Water Filtration at Home

We have many challenges in the Treasure Valley to create the perfect filter. We have about 83 neighborhood wells and each has its own unique signature. This means having to contact the water department for specific reports for your neighborhood. Now we have someone to help us discover the perfect filter for our households.

We have the following local elements that need filtration:

Uranium, chlorine, fluoride and arsenic.

Boise, Eagle, Nampa and Meridian have uranium in the water, Caldwell does not.

This uranium is from natural deposits in the rock.

Chlorine is present in all publically shared wells. Chlorine molecules can break down into toxic carcinogenic byproducts. All chlorine needs filtration. A Britta filter, while affordable, does not filter enough chlorine. The Britta Company makes no claims except to enhance the taste of the water. Even reverse osmosis filters do not have a carbon filter for chlorine removal. If a carbon filter is not hooked up before the RO unit, the chlorine will use up the RO filters quickly.

Chloramine is an ammonia derivative with chlorine atoms attached. Chloramine is used instead of chlorine because it has longer lasting disinfectant properties. There have been health risks associated with chloramine use including intestinal complaints (stomach cramps, acid reflux and IBS), respiratory symptoms (wheezing, cough, and asthma) and skin problems (rashes, blistering, dry skin, cracking, peeling, bleeding, burning sensations, mouth ulcers). Also, people on chemotherapy are warned to not drink chloramine water. The good news: we don’t have chloramine in our drinking water in Idaho. There are no plans to use chloramine.

The level of fluoride in Idaho water is approximately what is in the water in cities which fluoridate their water. It is thought that the fluoride salts (calcium fluoride for example) […]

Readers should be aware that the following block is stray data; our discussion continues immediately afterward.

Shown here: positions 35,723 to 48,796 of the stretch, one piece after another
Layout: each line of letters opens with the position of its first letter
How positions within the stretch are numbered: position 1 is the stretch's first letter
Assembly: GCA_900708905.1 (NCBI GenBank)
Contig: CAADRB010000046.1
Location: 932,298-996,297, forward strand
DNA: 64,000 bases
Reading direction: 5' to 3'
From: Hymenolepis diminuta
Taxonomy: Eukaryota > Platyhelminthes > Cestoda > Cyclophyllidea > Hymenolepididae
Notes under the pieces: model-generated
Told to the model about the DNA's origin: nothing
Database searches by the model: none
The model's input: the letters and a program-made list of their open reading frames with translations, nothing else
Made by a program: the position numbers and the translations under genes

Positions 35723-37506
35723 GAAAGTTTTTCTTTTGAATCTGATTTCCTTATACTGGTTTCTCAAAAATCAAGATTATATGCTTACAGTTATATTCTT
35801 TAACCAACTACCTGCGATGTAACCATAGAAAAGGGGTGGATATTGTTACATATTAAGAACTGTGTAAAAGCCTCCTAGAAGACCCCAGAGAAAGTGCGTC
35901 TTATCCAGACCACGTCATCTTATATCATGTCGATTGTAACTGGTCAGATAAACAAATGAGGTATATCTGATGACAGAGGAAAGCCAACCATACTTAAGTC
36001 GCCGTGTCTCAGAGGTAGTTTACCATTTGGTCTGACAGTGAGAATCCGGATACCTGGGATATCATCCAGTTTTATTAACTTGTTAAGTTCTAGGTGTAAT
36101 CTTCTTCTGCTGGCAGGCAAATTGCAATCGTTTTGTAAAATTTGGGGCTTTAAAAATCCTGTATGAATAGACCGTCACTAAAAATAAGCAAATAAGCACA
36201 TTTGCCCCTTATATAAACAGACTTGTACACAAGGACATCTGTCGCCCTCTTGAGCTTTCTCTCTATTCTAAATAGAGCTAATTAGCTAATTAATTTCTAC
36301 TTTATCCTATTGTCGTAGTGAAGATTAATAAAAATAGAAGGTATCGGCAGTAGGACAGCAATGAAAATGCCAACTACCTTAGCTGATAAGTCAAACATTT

Radiation Protection

What We Can Do:
There are ways to mitigate the effects of this dangerous radiation. One is to take supplements that prevent the radioactive elements from settling in our bodies. Here’s a link to an article that explains why protecting ourselves BEFORE radiation exposure is so important:

I recommend that you acquire some supplements in advance ‘just in case’, because it is important to saturate our bodies with minerals before we encounter any radioactivity. We carry the following supplements in our office. Call 208 658-5570 to order.

To prevent Iodide 131 from settling in the body, use Iodoral, a non-radioactive iodide supplement. An adult can take one tablet a day. SSKI, a liquid source of iodine, is perfect for infants and children. SSKI needs to be ordered from a compounding pharmacy.

Cesium 137 is similar to potassium, so taking Iodoral, which contains some potassium, can help prevent absorption. Mega-Min has potassium as well. You can also buy Morton’s Salt Substitute, which contains potassium chloride, and use this as you would use salt in cooking and seasoning.

Use calcium supplements, or non-radioactive Strontium, to prevent absorption of Strontium 90. Mega-Min has calcium in protective amounts.

Mega-Min also contains Selenium, which is protective against cancer in general.
Be Prepared:
In the event of a nuclear meltdown, I recommend the following supplements/dosages:

Adult Daily Dose:

2 Mega-Mins
1 Strontium
1 Iodoral
Vitamin C 1000mg 3 times a day
Vitamin D 5000iu per day

Note: Cancer patients can take 6 Mineral 650 (a supplement that does not contain copper or iron), 1 Strontium, and 1 Iodoral per day.

Keep the Morton’s salt substitute handy and sprinkle it on food.

Call the office at 208 658-5570 to order the above supplements, or if you need a recommendation to a compounding pharmacy.

Frightening New Information about Mammograms and the BRCA Mutation!

Alert! All women who carry or might carry the BRCA1 or BRCA2 genes, please read this! Warning! Mammography May Be Dangerous to Women at High Breast Cancer Risk By Natural News | September 11, 2012 2:17 PM EST A woman undergoes a mammography exam, a special type of X-ray of the breasts, which is used to detect tumours as part of a regular cancer prevention medical check-up at a clinic in Nice, south eastern France January 4, 2008. Women with a family history of breast cancer are often encouraged to be tested to see if they carry a mutation in the BRCA1 or BRCA2 genes which control the suppression of breast and ovarian cancer. If they do carry a mutated gene, they are often encouraged to have mammograms at far younger-than-normal ages to catch any malignancy early. This common practice ignores the obvious, however — not every woman with the gene mutation develops cancer so some environmental factor or factors are implicated in “switching on” the gene. And the radiation from mammograms may be one of those factors that can actually trigger breast cancer in these high risk women.

By |June 14th, 2013|Cancer, For Women, Radiation|
Western Independent Media Developers